After it was revealed over 311,127 Australians were caught up in the improper use of Facebook data by Cambridge Analytica, the Office of the Australian Information Commissioner (OAIC) has opened an official investigation into the social media giant.
The investigation will consider whether Facebook has breached the Privacy Act 1988.
In a statement on Thursday, acting Information and Privacy Commissioner Angelene Falk said given the global nature of the matter, the OAIC will confer with regulatory authorities internationally.
"All organisations that are covered by the Privacy Act have obligations in relation to the personal information that they hold," she said. "This includes taking reasonable steps to ensure that personal information is held securely, and ensuring that customers are adequately notified about the collection and handling of their personal information."
While over 300,000 users who had their information misused hailed from Australia, the country was the 10th hardest hit by the scandal globally. Overall, information on up to 87 million users, mostly from the US, was admitted by Facebook as being "improperly shared" with Cambridge Analytica.
Facebook chief Mark Zuckerberg said during a press conference that the 87 million figure was a "conservative estimate" of users who could be affected. Taking nearly an hour's worth of questions from reporters, Zuckerberg said Facebook up to this point hasn't taken a broad enough view of its responsibility to protect user data and prevent abuse of the platform.
"That was a huge mistake, that was my mistake," he said.
An investigation was last week opened by New Zealand Privacy Commissioner John Edwards who said Facebook denied it had it breached the NZ Privacy Act 1993 and refused to cooperate with the commissioner's requests.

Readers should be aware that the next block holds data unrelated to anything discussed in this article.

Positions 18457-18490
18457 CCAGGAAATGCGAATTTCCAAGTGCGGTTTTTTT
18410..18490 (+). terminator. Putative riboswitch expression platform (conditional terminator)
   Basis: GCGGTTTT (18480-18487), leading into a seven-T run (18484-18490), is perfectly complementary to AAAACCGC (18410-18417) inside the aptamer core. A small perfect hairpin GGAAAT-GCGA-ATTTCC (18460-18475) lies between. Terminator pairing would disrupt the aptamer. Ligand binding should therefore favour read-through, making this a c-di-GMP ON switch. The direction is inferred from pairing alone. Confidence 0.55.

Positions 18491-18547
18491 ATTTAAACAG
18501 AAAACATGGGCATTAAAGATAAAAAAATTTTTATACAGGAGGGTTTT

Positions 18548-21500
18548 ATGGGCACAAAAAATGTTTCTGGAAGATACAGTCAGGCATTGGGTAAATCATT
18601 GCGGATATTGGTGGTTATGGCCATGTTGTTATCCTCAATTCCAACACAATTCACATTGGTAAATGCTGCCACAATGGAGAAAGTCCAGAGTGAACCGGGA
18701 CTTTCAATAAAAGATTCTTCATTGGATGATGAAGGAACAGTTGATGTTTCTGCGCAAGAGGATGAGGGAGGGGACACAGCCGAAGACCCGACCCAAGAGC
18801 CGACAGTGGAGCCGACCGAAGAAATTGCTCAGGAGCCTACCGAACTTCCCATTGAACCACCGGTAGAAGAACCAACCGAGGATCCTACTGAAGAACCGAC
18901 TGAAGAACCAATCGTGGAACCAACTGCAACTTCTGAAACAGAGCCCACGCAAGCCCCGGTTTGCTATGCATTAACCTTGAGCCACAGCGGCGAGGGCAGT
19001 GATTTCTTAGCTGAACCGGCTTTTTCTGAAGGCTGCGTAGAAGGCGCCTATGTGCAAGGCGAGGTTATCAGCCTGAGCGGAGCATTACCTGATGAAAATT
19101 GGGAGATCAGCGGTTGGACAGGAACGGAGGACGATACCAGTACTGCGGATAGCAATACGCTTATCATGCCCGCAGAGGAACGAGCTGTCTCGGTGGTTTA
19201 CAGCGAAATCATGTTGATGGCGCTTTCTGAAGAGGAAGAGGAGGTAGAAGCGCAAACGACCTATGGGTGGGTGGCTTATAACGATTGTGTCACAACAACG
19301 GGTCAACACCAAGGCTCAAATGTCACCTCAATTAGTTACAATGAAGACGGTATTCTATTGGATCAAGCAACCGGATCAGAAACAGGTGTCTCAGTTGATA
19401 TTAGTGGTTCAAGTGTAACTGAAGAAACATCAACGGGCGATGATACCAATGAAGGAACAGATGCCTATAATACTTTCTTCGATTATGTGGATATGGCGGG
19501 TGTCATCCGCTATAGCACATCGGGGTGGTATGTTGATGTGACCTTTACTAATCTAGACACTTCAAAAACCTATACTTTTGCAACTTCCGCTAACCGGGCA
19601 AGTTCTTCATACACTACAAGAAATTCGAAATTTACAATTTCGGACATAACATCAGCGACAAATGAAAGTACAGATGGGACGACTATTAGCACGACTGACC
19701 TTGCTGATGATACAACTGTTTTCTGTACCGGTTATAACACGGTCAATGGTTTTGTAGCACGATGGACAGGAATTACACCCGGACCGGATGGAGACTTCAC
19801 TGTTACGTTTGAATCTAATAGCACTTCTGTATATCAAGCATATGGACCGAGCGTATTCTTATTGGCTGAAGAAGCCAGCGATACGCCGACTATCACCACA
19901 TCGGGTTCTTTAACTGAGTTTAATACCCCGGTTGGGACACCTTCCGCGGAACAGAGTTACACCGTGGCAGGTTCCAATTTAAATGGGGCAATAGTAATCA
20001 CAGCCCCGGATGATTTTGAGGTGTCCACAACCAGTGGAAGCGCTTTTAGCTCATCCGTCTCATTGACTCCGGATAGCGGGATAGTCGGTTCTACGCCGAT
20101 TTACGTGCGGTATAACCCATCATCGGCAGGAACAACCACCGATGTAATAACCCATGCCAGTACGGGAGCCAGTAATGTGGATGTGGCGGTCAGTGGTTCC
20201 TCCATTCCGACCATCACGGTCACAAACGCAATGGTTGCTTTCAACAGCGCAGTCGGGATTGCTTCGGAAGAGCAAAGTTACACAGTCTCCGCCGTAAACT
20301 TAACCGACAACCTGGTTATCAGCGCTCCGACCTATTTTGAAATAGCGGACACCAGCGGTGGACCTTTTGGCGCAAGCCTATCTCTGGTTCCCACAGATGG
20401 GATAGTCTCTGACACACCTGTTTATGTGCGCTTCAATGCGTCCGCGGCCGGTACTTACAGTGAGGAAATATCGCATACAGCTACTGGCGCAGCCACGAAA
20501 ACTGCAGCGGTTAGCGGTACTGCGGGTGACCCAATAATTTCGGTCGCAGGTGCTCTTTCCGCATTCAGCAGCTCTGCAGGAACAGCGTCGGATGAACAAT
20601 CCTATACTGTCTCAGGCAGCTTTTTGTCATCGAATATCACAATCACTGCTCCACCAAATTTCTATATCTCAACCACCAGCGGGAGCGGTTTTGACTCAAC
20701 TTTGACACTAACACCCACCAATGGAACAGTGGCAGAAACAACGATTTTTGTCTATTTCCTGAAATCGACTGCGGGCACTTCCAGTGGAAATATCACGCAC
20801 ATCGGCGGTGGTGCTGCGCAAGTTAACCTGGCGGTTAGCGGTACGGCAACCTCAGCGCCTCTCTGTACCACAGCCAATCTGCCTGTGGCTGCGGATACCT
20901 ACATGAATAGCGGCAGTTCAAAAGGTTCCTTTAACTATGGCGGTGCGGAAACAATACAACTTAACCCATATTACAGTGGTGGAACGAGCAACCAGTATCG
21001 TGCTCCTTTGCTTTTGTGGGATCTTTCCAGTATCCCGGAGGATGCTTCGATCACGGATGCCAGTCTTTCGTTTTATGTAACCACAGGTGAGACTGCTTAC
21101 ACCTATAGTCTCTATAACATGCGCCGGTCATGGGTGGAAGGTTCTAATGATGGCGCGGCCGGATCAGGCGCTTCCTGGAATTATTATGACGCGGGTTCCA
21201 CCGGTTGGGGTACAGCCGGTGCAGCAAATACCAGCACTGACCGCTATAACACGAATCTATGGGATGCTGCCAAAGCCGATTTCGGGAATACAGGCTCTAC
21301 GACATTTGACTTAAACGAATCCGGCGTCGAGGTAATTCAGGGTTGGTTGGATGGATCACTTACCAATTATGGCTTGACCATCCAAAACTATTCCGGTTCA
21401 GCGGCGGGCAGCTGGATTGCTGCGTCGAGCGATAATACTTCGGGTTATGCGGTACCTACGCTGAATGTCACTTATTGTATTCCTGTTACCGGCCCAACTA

"The social media company said the Privacy Act did not apply to it and it did not have to comply with the commissioner's request to review the information requested by the complainant," Edwards wrote.
The commissioner found Facebook was subject to the Privacy Act and had fundamentally failed to engage with the Act. He said Facebook's position that the Privacy Act did not apply to it was surprising and contrary to its own Data Policy in regards to responding to legal requests for any personal information it held.
Sections 91 and 92 of the Act, however, require agencies to comply with requests from the commissioner for information withheld by those agencies from individuals.
"Due to Facebook ignoring a statutory demand the commissioner was unable to review the material requested by the complainant and unable to arrive at a view that Facebook was justified in properly withholding information from the complainant," the commissioner's office said. "This prevented the commissioner from being able to address the complaint under the statutory process."
Zuckerberg will testify to US Congress on Wednesday to answer questions about privacy and how the company handles user data.